So, indeed, did my feet, no thanks to five pairs of brand-new sturdy crew socks which apparently panicked this morning and flung themselves headlong into the same hole in spacetime as did my umbrella. Systematic excavation this afternoon revealed both socks and umbrella inexplicably buried under several strata of yarn and fabric in my crafts bag. Analysts are bewildered, but hope to offer an explanation later this winter, after some further study.
Our pigtailed upstairs neighbor has to kick out her roommate and his puppy for reasons of unresolvable creepiness. My family's Thanksgiving plans have just gone haywire, and my grandfather may have cancer. This concludes our Suck of the Union address. Thank you.
Last night I went shopping for a raincoat. It was terribly sensible of me, since I knew that it was supposed to rain today. I didn't find anything very promising, though -- right jacket, wrong color, right color, wrong size -- so I figured I'd just bring my umbrella to work today and try again for a raincoat another time.
That's all fine, except that I couldn't find my umbrella this morning. I made myself late for the train by searching the house for it, but it just didn't turn up anywhere. I grumbled, snapped, made Jacob miss his bus, and eventually stomped out of the house without raingear of any kind. It was only lightly sprinkling, though, so it was fine. Jacob generously loaned me $2 so I could take MUNI if it turned out to be raining hard in the city, but as of West Oakland it looked pretty dry. I decided to get off BART and walk as usual.
As soon as I processed my ticket and stepped outside, I found that it was pouring rain. Buckets, rivers, metaphorical cats and dogs all the way to the office, in fact. When I got here, I paused damply on the doormat and waited for people to tell me I looked like a drowned rat, what was I, crazy? and they couldn't believe I walked to work in this weather. The interior designer sidled up to me and started to speak, but only informed me that one of the architects had called in to say she'd be late. Oh, I thought. I haven't taken off my dripping jacket or wiped the water off my face yet, but okay. I continued to my desk and set down my bag. "Say, Dianna?" asked the junior Canadian architect. I turned around, dripping on the outgoing mail in the process. "If the geotechnical consultant for blah blah blah calls, you have to let the owner know that blah blah blah." Sigh.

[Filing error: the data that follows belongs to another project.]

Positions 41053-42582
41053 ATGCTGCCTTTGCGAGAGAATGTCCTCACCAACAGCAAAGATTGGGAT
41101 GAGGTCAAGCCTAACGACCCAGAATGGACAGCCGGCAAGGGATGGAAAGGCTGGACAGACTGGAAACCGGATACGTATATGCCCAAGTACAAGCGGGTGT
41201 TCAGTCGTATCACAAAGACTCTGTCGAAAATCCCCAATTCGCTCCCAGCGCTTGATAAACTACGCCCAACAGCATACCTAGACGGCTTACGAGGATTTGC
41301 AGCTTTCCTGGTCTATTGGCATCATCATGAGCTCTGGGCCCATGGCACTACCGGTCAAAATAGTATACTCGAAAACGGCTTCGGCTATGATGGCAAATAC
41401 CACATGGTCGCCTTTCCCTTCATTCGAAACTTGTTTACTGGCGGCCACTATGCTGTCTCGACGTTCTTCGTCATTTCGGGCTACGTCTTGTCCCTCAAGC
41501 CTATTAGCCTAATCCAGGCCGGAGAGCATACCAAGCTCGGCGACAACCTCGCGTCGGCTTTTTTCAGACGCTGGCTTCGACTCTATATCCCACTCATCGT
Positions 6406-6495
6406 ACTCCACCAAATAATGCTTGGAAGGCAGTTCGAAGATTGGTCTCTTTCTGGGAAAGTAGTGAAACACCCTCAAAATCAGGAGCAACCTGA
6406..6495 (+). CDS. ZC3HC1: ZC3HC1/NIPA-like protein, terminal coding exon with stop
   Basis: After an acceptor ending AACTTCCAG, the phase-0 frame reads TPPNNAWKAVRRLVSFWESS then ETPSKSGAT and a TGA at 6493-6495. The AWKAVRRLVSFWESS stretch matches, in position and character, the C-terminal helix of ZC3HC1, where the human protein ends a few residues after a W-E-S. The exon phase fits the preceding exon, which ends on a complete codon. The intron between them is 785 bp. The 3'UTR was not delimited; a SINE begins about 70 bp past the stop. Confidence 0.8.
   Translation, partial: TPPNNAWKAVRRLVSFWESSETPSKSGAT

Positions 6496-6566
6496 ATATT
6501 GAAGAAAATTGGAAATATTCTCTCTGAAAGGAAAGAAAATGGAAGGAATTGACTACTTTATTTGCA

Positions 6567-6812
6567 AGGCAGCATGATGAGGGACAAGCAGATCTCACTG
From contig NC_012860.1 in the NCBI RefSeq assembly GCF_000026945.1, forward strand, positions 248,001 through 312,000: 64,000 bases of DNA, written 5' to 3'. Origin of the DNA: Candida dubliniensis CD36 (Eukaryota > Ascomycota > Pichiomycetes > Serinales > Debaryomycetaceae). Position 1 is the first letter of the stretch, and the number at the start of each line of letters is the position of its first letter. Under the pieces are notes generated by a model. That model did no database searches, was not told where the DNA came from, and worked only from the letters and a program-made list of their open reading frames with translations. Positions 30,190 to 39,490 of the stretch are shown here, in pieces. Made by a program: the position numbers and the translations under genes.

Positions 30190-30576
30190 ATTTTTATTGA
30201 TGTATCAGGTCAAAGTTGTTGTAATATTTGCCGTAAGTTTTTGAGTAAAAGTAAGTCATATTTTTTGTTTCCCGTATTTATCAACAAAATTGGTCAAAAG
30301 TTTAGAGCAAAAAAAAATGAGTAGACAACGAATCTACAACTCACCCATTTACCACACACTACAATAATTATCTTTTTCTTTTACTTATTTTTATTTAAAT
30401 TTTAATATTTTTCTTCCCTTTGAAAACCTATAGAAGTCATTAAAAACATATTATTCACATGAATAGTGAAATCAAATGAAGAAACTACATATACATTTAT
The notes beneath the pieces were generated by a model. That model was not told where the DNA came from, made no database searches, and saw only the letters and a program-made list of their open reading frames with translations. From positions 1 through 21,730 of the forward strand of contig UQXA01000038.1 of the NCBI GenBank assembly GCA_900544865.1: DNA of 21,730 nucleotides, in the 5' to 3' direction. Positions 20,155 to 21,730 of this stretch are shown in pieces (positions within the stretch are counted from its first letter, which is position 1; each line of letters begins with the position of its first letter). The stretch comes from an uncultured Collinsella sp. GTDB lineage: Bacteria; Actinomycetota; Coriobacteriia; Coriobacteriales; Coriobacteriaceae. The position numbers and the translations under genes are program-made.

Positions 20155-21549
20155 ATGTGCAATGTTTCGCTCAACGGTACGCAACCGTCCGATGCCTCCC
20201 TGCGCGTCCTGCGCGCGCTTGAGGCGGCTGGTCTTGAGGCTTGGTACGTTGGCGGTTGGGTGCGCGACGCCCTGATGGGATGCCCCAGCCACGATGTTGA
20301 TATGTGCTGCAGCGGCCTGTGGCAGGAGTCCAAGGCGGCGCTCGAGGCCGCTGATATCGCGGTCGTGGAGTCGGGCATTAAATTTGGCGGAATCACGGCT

I spent the morning hunting for raincoats online. I can buy a poofy high-tech Gore-Tex monstrosity from REI for $100, or a knee-length black industrial raincoat in large-construction-worker size for $30, or a nicely fitted women's waterproof weekend coat for $17. The latter comes in shades of Awful, Awful, and Really Awful, and can be shipped to arrive precisely when this rainstorm is over. I think I'll buy it anyway.
With that thought, I decided to forego the park for lunch. Just planning to buy a raincoat does not make one dry, and I couldn't trust the rain not to come back. I ate my burrito at my desk but found the experience missing something. A cookie from across the street would be great, I thought, but I shouldn't spend Jacob's $2 for dryness on sweet, chocolatey, chewy, delicious.... you can imagine where that went.
Right. Right. Vegan cookies are $2.50. Well, I can at least get one of those tasty oat things, right? I picked out a sealed package of two tasty apricot oat things, took it back to my desk, and nibbled absentmindedly on one of them while doing an online crossword puzzle. I glanced at the second one as I pulled it out of the package and noticed a... big... green... fuzzy... spot. Oh god.
Based on the above, I predict a panicked-busy afternoon followed by pouring rain at 4:30 when I'm walking to BART (because, of course, I can't take MUNI to Embarcadero after squandering my bus money on moldy oatcakes). Catastrophic BART delays, perhaps, resulting in being stalled in the Transbay Tube for a half hour. Two transfers in Oakland to packed trains, off at Ashby, and sleet from Ashby to my house. Flash floods? A lightning strike on the 1600 block of 63rd St? No dinner with my sweetie, who'll come home at 9:00 grumpy from eating too much pizza at lab meeting?
Let's not get ridiculous here. As long as it's not that last one I think I'll be fine.
Tall, dark, handsome pair of boots seeks partner for fun, possible long-term relationship. You: size 8, maybe 8.5, good sense of humor. Me: knee-high, black, vegetarian, big clunky rubber soles, zipper for those times when you don't feel like spending 20 minutes tying your shoes.
They're slightly ridiculous, they're too small for me, and they've been gathering dust in my closet for three years, so someone please steal them from me. They'll go to Goodwill if I don't hear any cries of interest, so if you're interested, feel free to cry at any time here. Maybe a picture would excite someone? Yes. I'll put one up. Gimme a sec.